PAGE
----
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The Maine Woods Hardcover – 10 Sep 2010

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Product details

  • Hardcover: 196 pages
  • Publisher: Kessinger Publishing (10 Sept. 2010)
  • Language: English
  • ISBN-10: 1169283586
  • ISBN-13: 978-1169283589
  • Product Dimensions: 17.8 x 1.3 x 25.4 cm
  • Average Customer Review: 5.0 out of 5 stars  See all reviews (1 customer review)

More About the Author

Henry David Thoreau was born (1817), died, and lived most of his life in Concord Massachusetts, where the American Revolution against British colonial rule began. Educated at Harvard, Thoreau was an avid reader - in five languages- of everything from classical literature and Hindu and Chinese philosophy through narratives of travel and early American settlement, to works on the flora and fauna of his native region. Taking an active part in current political and ethical debates, Thoreau became a courageous, outspoken opponent of federal government policies, such as the expansionist war against Mexico and the refusal of Congress to legislate against southern slavery. Though he loved books about discovery and travel, Thoreau wandered neither frequently nor over a great distance. Thoreau kept a journal of his thoughts and observations exceeding two million words by the end of his life. He died, in Concord, in 1862.

Product Description


The Maine Woods is a classic treatise about author Henry David Thoreau's experiences in the forests of Maine. Now in a redesigned edition celebrating 150 years in print with a foreword by Thoreau scholar Richard Francis Fleck, and a map showing the routes and dates of Thoreau's three journeys (produced by nonprofit forest preservation organization Maine Woods Forever), The Maine Woods remains an immersive experience in the beauty, majesty, and wonder of nature. Highly recommended, especially for public and college library literary shelves. -James A. Cox, The Midwest Book Review-The Aviation Shelf --This text refers to the Paperback edition.

About the Author

Henry David Thoreau (July 12, 1817 - May 6, 1862) was an American author, poet, philosopher, abolitionist, naturalist, tax resister, development critic, surveyor, historian, and leading transcendentalist. He is best known for his book "Walden," a reflection upon simple living in natural surroundings, and his essay "Civil Disobedience," an argument for individual resistance to civil government in moral opposition to an unjust state. Foreword writer Richard F. Fleck is author of many books including "Henry Thoreau and John Muir Among the Indians," editor of John Muir's "Mountaineering Essays," "A Colorado River Reader, " which was selected by the National Endowment for the Humanities to be the reader for seven states project 2001-2. He contributed a biography of John Burroughs for the "Encyclopedia of New York State." Fleck is also the author of numerous introductions to trade paperback editions including Henry David Thoreau's "Maine Woods, " John Muir's "Our National Parks, "and Samuel Hall Young's "Alaska Days with John Muir." --This text refers to the Paperback edition.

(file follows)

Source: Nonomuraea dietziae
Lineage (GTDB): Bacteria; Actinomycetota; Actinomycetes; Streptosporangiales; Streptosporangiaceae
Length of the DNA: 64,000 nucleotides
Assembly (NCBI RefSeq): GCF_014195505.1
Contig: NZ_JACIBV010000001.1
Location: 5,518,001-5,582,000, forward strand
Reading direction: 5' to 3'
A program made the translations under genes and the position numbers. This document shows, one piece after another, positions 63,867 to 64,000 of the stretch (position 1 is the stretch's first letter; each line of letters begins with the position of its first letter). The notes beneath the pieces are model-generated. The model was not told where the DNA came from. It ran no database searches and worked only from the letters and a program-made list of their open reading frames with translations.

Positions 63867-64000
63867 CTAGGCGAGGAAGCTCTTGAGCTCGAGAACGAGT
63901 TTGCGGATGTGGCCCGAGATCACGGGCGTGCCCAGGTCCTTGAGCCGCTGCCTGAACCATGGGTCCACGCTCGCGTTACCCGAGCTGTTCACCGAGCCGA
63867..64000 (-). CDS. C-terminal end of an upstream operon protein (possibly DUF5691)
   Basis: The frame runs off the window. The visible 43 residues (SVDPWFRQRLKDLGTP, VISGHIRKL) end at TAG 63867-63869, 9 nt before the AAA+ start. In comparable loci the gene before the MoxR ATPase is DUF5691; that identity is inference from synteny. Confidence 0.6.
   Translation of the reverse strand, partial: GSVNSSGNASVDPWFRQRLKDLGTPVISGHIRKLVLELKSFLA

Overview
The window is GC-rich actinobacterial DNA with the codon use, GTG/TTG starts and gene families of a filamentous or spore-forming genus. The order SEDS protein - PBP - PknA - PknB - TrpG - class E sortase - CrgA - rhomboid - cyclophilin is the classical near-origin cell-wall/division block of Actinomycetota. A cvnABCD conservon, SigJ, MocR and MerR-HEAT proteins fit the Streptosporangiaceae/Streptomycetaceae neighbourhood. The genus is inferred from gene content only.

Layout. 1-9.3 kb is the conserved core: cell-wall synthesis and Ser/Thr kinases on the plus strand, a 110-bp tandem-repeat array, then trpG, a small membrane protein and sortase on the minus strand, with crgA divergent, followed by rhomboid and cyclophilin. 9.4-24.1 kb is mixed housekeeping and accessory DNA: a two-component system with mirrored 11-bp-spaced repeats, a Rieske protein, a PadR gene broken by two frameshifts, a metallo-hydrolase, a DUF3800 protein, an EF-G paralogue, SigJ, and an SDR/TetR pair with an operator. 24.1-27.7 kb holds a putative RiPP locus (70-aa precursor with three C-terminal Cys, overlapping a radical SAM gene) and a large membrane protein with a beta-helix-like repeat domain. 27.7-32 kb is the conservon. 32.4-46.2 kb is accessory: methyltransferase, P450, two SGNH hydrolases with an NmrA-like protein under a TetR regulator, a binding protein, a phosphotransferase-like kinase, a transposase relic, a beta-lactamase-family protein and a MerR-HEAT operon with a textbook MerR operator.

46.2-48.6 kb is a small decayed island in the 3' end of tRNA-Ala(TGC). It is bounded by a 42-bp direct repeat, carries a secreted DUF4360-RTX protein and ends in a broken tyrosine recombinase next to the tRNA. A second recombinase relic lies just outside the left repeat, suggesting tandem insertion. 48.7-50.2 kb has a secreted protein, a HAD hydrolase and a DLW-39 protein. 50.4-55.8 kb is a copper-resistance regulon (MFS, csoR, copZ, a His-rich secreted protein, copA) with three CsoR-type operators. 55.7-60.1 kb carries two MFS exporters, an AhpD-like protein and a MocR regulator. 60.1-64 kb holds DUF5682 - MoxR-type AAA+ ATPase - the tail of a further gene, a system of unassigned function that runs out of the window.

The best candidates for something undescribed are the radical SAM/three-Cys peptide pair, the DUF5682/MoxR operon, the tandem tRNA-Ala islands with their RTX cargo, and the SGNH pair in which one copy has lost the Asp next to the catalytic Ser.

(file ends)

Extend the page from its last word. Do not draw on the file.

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First Sentence
On the 31st of August, 1846, I left Concord in Massachusetts for Bangor and the backwoods of Maine, by way of the railroad and steamboat, intending to accompany a relative of mine engaged in the lumber-trade in Bangor, as far as a dam on the west branch of the Penobscot, in which property he was interested. Read the first page
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16 of 16 people found the following review helpful By A Customer on 24 Jun. 1999
Format: Paperback
You will forget about the outside world when you read this; nothing but sand, wind, and water. Plus some natural history, local folklore, a few shipwreck tales. Typical Thoreau; he finds beauty, interest, detail in the wilderness. The desolate landscape will help to clear your mind. Highly recommended.
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Most Helpful Customer Reviews on (beta) 33 reviews
55 of 59 people found the following review helpful
Cape Cod is the ultimate desert island beach book. 30 Jan. 1997
By A Customer - Published on
Format: Paperback
Each year, in preparation for a week's retreat to the Outer Banks of North Carolina, I go in search of a book that would be perfect for a sojourn on a desert island. Of course, the Outer Banks are hardly deserted--the locals have printed up Wege's infamous photograph of a packed stretch of Coney Island with the caption "Nags Head, circa 2000 A.D."--but there we are on an island for seven days, my husband experiencing near death in the waves while I read. Sometimes we stop these pursuits and prowl the beach. Mostly we live as if we're the last two people on earth (which is easier in the off-peak season).

I've learned that not every book is right for this way of life. The perfect desert island book has to celebrate the place you are in, not transport you. It should offer a tinge of society, because, after all, a human is a social animal, but it should not make you yearn achingly for what has been left behind nor should you be so repelled by it that you will never fit in again when you leave the island (you always leave the island). It should have some narrative sweep to withstand the competition of the seascape. It should make you think, at least a little: you want the stress to wash out to sea, not the little grey cells.